DJ Les

Fuel low light - game of nerves :-)

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As a new owner the first few fill ups were around 50 litres when the garage fuel pump cuts off and I was getting less than 300 miles to a tankfull. i read in the manual that the rx400h has a 65 litre tank, so, that meant there must be still 15 litres as a reserve. A quick calculation concluded I should have 88 miles left in the tank after the fuel low light comes on, I was always lead to believe most cars have about 50 miles left in the tank as a reserve.

Thought I would try setting Trip B to zero when my fuel light came on, Trip A was showing how far I travelled on this tank of fuel. This is where it gets to be fun (no petrol can as backup), the first time I got to 27 miles and bottled out. When I filled the tank it took 57 litres......... the next time (this Monday just gone) I got to 54.7 miles from fuel light on and the tank took 58 litres and total of 357 miles from that previous tankfull. Oh btw, this is on standard Esso 95ron octane petrol.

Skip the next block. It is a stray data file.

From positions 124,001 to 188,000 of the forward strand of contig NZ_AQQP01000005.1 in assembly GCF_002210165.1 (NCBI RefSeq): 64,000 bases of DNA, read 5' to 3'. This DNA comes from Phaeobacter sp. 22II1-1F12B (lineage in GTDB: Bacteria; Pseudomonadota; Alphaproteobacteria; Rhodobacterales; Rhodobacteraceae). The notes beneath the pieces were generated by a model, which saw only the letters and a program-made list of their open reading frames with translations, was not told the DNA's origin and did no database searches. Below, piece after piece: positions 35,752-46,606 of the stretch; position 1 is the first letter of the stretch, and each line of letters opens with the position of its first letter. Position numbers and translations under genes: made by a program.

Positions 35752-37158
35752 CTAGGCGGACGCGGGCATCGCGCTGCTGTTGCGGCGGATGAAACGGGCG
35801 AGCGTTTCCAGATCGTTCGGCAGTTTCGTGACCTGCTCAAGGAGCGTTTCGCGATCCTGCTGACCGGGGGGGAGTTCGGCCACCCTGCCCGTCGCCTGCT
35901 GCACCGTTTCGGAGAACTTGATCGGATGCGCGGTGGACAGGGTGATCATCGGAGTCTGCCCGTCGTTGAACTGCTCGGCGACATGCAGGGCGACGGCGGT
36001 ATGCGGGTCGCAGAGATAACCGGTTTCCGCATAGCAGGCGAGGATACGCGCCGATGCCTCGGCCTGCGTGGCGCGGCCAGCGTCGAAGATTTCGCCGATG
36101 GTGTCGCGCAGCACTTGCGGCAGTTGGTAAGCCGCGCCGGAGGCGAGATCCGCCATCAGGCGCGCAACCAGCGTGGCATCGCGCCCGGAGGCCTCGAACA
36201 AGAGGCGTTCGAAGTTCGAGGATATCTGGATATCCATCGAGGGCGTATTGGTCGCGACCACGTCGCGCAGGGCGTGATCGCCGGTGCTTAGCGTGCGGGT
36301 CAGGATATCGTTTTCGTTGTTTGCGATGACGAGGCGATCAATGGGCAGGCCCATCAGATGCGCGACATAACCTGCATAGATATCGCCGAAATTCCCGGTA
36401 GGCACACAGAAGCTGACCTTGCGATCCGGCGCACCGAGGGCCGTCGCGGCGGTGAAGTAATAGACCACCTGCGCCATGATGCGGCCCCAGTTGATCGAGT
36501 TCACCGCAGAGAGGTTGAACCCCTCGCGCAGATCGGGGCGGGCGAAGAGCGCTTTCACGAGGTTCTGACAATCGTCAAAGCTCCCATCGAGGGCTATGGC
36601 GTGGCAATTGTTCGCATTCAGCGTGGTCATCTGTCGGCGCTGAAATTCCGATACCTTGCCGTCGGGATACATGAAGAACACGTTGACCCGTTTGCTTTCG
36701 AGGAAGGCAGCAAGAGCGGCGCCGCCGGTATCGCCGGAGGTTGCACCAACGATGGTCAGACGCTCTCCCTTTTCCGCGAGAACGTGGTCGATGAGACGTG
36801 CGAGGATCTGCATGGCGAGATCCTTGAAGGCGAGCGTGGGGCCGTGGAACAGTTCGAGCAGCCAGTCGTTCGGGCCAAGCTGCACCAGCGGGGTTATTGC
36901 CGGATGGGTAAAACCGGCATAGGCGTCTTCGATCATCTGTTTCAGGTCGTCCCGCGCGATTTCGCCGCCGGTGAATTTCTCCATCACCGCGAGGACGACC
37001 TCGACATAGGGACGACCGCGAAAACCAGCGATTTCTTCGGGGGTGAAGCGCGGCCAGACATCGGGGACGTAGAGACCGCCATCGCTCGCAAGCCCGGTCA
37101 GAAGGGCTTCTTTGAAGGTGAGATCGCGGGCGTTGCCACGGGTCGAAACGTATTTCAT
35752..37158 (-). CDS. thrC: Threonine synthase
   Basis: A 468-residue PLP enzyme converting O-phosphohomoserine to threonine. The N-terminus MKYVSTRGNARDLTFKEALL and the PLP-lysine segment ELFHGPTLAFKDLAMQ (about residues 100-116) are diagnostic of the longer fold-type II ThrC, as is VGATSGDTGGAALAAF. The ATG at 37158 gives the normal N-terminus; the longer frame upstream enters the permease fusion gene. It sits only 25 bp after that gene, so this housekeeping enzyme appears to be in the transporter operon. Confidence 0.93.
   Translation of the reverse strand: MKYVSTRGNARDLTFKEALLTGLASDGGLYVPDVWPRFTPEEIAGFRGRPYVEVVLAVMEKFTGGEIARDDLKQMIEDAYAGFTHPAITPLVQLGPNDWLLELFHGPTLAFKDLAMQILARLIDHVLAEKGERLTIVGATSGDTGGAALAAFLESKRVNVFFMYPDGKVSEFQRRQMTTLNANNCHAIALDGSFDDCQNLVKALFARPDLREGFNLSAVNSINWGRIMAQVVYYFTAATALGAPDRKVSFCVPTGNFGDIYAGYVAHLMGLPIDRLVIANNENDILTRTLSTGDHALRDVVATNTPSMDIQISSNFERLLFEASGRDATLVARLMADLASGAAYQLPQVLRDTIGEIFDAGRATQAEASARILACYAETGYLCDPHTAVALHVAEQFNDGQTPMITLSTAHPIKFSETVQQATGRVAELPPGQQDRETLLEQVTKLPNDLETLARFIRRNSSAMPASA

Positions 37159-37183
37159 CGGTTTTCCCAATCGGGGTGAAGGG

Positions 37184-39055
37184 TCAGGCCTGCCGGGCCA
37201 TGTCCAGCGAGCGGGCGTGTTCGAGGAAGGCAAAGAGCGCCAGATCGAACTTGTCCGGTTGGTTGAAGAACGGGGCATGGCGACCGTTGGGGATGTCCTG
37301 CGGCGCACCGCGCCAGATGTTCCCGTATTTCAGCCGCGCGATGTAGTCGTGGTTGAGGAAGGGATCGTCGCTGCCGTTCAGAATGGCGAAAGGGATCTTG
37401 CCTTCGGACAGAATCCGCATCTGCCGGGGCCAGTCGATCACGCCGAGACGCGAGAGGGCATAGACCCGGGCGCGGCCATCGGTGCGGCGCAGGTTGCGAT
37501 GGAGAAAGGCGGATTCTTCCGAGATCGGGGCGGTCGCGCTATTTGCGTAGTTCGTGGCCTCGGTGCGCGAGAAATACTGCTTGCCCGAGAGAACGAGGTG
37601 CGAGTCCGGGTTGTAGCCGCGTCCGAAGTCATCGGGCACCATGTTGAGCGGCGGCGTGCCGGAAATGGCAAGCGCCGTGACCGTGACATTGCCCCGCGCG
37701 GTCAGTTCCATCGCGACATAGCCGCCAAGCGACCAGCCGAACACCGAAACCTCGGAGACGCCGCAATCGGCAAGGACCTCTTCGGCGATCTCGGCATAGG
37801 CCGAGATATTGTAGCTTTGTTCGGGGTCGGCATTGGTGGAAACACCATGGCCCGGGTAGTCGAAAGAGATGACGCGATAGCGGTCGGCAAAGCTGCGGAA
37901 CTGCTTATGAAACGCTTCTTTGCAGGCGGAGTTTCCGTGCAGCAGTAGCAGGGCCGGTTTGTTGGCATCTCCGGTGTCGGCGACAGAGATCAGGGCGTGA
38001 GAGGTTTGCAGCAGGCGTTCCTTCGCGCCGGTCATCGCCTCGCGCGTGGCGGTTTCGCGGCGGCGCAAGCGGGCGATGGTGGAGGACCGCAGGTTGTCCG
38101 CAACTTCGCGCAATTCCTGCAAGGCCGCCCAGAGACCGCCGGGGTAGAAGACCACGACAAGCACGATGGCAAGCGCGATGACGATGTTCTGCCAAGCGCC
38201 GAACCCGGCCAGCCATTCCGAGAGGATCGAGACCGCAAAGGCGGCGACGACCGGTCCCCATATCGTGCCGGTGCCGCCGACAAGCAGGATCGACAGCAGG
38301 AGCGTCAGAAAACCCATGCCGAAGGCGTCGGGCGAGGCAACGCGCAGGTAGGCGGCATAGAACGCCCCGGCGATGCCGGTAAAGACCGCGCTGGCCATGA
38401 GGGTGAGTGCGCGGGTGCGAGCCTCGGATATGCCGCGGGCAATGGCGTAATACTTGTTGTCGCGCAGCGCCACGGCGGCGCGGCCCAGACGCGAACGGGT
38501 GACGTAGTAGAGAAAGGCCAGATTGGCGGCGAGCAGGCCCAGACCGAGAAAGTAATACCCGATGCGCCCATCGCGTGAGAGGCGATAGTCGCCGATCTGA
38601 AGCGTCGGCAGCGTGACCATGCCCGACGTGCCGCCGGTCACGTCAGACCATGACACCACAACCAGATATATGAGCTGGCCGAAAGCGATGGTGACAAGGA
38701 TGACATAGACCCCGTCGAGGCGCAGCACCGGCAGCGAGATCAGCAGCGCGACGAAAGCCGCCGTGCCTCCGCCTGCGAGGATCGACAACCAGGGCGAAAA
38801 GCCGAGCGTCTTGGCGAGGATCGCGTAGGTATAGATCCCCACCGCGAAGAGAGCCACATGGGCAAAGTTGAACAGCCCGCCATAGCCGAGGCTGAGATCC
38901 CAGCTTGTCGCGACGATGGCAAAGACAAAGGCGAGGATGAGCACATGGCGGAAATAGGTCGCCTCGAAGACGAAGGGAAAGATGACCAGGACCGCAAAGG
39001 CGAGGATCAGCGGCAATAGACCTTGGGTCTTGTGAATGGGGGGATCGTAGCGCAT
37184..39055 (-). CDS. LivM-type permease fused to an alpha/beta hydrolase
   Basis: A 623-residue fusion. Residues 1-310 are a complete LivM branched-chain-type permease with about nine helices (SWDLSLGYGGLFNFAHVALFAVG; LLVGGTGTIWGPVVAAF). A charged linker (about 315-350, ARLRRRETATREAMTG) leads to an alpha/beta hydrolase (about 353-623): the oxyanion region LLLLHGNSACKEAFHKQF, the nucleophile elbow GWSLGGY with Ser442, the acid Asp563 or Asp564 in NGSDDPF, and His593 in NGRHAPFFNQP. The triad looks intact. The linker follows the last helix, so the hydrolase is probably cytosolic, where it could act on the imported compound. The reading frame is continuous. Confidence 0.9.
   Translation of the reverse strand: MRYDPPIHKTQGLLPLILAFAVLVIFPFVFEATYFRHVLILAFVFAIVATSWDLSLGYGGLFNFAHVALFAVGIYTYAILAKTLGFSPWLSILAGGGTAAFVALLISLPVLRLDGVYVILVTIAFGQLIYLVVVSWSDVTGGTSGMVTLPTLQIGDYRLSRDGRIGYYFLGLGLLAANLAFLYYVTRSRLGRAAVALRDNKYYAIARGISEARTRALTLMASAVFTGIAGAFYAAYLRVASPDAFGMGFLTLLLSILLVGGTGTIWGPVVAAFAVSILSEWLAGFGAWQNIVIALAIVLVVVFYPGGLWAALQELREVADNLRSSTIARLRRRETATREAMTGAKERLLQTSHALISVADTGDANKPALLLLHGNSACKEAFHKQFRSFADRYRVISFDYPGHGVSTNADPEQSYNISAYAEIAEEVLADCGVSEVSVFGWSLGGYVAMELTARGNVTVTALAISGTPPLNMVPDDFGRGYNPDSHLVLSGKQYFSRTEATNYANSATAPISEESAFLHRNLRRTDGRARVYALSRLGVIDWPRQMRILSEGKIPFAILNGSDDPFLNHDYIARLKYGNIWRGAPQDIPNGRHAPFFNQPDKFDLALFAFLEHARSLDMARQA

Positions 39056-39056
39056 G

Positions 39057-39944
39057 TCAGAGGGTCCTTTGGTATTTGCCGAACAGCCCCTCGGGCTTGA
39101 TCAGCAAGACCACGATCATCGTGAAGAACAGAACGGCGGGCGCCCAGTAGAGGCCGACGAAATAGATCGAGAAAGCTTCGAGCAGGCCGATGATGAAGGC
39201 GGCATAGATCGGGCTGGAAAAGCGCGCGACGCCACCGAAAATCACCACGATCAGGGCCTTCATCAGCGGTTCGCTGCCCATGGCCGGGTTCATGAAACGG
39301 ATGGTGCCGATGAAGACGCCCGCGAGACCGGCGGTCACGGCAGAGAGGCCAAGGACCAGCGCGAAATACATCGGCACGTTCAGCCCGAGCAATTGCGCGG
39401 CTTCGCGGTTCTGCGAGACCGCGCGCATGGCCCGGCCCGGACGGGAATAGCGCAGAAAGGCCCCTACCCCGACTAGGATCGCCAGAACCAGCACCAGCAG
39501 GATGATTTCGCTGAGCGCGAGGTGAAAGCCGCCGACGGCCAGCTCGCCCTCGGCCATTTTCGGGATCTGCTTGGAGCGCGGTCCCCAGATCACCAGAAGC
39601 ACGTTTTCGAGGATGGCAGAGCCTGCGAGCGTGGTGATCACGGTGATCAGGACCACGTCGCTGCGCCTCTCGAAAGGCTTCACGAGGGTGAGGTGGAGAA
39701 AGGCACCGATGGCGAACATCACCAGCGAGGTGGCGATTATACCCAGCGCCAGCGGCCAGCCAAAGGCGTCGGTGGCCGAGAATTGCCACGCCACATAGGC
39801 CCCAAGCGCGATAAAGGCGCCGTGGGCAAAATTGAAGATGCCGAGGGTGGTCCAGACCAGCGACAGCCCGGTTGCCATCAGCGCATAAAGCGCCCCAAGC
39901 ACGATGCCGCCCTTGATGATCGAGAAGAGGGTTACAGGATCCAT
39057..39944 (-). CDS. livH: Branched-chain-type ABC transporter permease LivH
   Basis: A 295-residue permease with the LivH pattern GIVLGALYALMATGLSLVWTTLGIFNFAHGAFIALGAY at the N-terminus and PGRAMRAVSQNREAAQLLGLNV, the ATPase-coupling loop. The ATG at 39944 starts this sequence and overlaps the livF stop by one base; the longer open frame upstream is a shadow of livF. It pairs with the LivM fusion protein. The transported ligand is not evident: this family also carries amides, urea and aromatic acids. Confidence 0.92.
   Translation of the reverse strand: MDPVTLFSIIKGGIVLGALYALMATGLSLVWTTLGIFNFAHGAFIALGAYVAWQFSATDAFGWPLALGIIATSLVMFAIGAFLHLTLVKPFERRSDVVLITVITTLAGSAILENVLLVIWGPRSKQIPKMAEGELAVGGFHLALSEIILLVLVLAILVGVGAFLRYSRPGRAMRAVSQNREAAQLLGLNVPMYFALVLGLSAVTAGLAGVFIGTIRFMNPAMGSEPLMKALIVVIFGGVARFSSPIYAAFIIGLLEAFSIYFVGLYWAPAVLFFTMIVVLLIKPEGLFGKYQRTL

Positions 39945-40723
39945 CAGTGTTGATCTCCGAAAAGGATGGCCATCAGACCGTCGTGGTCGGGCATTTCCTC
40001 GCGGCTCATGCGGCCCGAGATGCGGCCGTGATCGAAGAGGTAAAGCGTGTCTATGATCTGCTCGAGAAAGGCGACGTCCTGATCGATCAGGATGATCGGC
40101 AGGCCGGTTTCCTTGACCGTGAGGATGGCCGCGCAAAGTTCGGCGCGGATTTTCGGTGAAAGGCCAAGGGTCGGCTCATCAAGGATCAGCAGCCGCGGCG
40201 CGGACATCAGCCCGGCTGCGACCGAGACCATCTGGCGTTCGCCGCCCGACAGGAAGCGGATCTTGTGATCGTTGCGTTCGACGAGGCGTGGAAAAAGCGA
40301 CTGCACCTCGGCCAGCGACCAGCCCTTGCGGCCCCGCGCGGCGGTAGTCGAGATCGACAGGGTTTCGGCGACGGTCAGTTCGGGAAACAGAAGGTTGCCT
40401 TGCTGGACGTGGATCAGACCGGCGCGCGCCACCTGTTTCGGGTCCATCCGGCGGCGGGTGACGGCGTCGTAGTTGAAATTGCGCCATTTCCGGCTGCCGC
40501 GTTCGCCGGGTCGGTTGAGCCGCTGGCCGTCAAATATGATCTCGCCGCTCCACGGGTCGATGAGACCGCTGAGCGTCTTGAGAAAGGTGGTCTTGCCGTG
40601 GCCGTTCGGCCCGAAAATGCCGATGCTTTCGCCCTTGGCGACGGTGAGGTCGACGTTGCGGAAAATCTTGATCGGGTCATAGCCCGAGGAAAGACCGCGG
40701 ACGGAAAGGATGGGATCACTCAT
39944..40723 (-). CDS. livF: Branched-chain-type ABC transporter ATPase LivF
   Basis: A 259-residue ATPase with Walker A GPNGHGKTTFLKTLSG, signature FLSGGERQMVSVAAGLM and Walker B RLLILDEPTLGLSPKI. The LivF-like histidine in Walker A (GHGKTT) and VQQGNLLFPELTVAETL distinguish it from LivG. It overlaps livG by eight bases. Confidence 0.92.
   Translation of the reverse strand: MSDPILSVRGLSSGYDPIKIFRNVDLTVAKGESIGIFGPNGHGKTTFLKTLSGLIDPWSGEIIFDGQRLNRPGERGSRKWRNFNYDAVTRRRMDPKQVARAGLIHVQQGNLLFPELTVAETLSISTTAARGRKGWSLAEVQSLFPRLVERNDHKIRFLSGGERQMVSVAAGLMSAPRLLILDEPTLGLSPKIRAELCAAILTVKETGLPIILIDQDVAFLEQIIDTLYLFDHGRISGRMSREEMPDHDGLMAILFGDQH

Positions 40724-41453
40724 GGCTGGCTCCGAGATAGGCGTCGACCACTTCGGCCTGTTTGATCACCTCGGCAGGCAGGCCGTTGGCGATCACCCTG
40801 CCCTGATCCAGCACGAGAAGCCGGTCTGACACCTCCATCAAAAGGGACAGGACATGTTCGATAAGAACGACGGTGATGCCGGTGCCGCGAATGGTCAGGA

Don't think I'll try to go further without a backup can of petrol, my nerves won't take it lol. But at least I now know I can safely travel 50 miles after the fuel light comes on.

So, has anybody gone further or anyone deliberately ran out with a backup can of petrol to see how far the car will go?

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Definitely wouldn't run out of fuel as there is bound to be a few years worth of crud in the bottom of the tank. I never let the tank go below a quarter. Even that has caught me out. I once owned an Audi A4Quattro where the gauge and computer went faulty without me knowing and I ran out of petrol with 1/4 tank showing... 

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I used to let the tank in my Accord get fairly low, as we didn't use it a great deal.  Probably because of this it developed an annoying whine. 

So had to source a replacement from a breakers.

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It's not generally a good idea to let it get low enough to make the fuel light come on. The fuel in the tank cools the fuel pump, if you routinely run it down this low you will likely encounter premature fuel pump failure.

For more info see: http://www.agcoauto.com/content/news/p2_articleid/195